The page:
Over in the LINQ MSDN forums, the question came up: which is better, Select/From (as VB does it) or From/Select (as C# does it)? To quote from the thread, here’s the C# side of it, straight from Anders:
There are a multitude of reasons why select comes at the end and not the beginning of a query in C# 3.0. The more important ones are:
(1) Statement completion (Cyrus’ blog has a good explanation).
(2) Order of execution. The C# query syntax lists operations in the order they are executed.
(3) Scope of “from” variables. SQL is strange in that scope flows both upward and downward. In C#, scope extends from the point of introduction to the end of the query, which seems much more intuitive.
(4) Large select expressions. In SQL, because results are rectangular rowsets, select clauses tend to be fairly simple. However, when querying objects and XML it is quite common to have large select expressions that construct entire object graphs, possibly with multiple nested queries. Trying to understand a large select expression written in terms of variables that haven’t been introduced yet (and may not even be visible on the screen) is quite confusing.
(5) Even if we picked SQL’s ordering, the similarity would be skin deep. There are lots of other differences. For example, C#’s built-in operators and quite different from those of SQL. I actually think the different ordering is a benefit because it makes it quite clear that this is not SQL.
Note that XQuery’s FLWR (“flower”) expressions have the same ordering as C#’s query expressions–I suspect for some of the same reasons.
and here’s the VB side of it, straight from me:
Speaking from the VB team perspective…
As is already obvious from this thread, Select/From ordering is going to be another one of those religious issues like case insensitivity that people are going to be arguing about for the next twenty years and beyond. As with case sensitivity, both sides can marshal perfectly reasonable arguments as to why their choice is the One True Way(tm) and why the other side is Consorting With the Devil(tm). I say this knowing that nothing I say now can influence that outcome and that this discussion (in the larger sense) must always end in tears, recriminations and Godwin’s law. But it’s worth saying nonetheless.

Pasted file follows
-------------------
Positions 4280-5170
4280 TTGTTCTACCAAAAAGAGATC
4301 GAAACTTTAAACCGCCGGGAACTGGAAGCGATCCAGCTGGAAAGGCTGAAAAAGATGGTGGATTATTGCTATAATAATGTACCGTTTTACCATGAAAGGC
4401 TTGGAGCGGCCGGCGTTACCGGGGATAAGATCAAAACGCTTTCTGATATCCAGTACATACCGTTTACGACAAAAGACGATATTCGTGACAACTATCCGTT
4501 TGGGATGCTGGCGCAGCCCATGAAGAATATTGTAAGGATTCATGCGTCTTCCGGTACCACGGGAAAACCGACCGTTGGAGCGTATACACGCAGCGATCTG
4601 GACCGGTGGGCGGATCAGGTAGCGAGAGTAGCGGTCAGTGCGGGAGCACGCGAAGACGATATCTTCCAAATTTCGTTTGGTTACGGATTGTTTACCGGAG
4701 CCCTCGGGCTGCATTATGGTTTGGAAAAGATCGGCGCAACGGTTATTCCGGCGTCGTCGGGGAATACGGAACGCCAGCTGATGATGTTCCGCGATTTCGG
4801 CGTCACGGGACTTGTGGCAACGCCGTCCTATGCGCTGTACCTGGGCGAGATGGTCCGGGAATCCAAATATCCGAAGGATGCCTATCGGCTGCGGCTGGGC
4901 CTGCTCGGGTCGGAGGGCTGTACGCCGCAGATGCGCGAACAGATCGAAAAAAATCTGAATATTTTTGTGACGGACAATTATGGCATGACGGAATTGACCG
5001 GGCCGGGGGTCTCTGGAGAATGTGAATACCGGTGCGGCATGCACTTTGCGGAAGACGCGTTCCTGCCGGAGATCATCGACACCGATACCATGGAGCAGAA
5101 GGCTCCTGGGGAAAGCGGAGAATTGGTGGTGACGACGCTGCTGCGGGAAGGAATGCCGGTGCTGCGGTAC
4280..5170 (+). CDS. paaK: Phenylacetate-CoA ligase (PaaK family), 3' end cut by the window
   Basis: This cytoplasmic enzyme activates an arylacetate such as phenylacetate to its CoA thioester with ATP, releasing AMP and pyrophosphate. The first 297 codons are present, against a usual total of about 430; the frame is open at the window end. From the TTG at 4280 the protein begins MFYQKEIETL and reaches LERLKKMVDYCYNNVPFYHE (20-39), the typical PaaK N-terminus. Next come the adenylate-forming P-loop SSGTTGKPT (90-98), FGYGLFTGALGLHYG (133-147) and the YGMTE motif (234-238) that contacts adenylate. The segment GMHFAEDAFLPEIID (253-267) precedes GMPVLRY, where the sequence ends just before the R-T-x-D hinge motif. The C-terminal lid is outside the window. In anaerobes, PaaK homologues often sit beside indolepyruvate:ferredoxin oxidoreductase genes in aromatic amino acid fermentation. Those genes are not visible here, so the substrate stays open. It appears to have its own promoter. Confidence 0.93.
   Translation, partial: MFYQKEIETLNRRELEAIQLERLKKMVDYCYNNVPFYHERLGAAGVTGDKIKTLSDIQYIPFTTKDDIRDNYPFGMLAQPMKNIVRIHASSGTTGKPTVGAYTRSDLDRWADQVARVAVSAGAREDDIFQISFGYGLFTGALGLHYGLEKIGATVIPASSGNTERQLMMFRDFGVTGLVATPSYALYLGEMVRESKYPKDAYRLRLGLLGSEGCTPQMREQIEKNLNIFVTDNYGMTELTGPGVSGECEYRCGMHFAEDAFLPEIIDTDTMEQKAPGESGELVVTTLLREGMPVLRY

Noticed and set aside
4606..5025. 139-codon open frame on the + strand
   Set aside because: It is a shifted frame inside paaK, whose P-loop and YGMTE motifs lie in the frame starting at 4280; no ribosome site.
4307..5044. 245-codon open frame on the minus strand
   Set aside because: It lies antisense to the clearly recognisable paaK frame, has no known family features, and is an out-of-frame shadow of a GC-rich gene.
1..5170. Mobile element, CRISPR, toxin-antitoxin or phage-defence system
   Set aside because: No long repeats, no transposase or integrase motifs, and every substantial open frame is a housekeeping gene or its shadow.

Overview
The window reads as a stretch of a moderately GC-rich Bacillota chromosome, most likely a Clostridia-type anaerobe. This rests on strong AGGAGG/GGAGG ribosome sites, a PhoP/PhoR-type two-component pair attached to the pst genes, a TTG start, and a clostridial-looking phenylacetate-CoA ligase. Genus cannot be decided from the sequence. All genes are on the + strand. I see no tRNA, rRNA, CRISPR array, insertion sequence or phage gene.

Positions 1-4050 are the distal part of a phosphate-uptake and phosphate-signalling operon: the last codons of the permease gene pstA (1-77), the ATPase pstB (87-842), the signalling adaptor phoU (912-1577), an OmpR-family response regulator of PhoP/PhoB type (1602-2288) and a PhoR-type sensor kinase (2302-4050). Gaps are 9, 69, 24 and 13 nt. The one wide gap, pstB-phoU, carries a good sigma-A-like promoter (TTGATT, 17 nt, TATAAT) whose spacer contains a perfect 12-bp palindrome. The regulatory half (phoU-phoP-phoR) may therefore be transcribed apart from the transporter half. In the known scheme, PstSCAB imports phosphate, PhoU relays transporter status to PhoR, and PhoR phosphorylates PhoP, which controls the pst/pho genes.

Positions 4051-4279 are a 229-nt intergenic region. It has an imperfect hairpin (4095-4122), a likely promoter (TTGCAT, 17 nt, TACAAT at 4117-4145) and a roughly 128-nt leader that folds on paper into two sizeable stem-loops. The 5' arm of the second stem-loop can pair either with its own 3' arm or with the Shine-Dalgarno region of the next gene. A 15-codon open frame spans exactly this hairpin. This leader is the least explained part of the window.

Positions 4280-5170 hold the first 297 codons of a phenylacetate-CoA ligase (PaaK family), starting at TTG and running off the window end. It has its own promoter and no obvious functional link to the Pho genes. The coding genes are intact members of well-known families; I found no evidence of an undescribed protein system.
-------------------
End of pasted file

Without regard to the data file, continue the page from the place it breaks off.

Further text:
With that out of the way, I think this thread has already covered many of the relevant points relating to why VB chose to say Select/From instead of From/Select:
* For many, many programmers and for many, many VB programmers, specifically, SQL is a very familiar language. Leveraging a huge existing base of knowledge (and programmed muscle memory) makes the LINQ support more understandable and usable straight out of the gate.
* The SQL ordering of clauses is a time-tested convention that has been in continuous use for decades.
* VB emphasizes English readability. As noted in the beginning of the thread, the SQL ordering is more English readable than the obverse.
Anders raises some objections to the SQL ordering, but on the balance, we believe that the benefits outweigh the limitations. Specifically, I’d say:
* Statement completion is a significant question. We have a bunch of ideas as to how we could finesse this in the IDE, but we haven’t reached a point of being really able to try them out. This may be a real sticking point, time is just going to tell.
* I don’t agree with Anders’s points about the difficulty of understanding SQL’s clause ordering. Although some variants of SQL have invented phenomenally complex and bizarre sets of rules about how binding works, the basic rules about binding seem to have been graspable by millions of SQL programmers over the years without too much pain and suffering. As long as the rules remain relatively simple and straightforward, there don’t appear (to me, at least) to be major hurdles in implementing a very understandable Select statement where From is in the middle of the statement. Reasonable people can disagree on this point, however.
* Ultimately, we don’t believe that people will be confused as to whether this syntax is SQL because it will become almost immediately obvious that it isn’t once a programmer works with it for more than a few minutes. It’s a problem that will sort itself out on its own relatively quickly.
I would close by saying that the VB team, overall, values practicality over dogmatism. From a pure syntatic perspective, clause ordering is not fixed in stone – one could support both a Select/From order and a From/Select order without much difficulty. Indeed, we’d like to look at how clauses such as Where and Order By can be used on their own without requiring a Select or, perhaps, even a From. So while we will continue to support Select/From, other possibilities may be investigated if it becomes obvious that they make the language more usable in some strong way.
That’s about it. We now return you to your regularly scheduled religious debate…
And that’s where it stands at the moment… I’m sure I’ll get a few comments on that, though.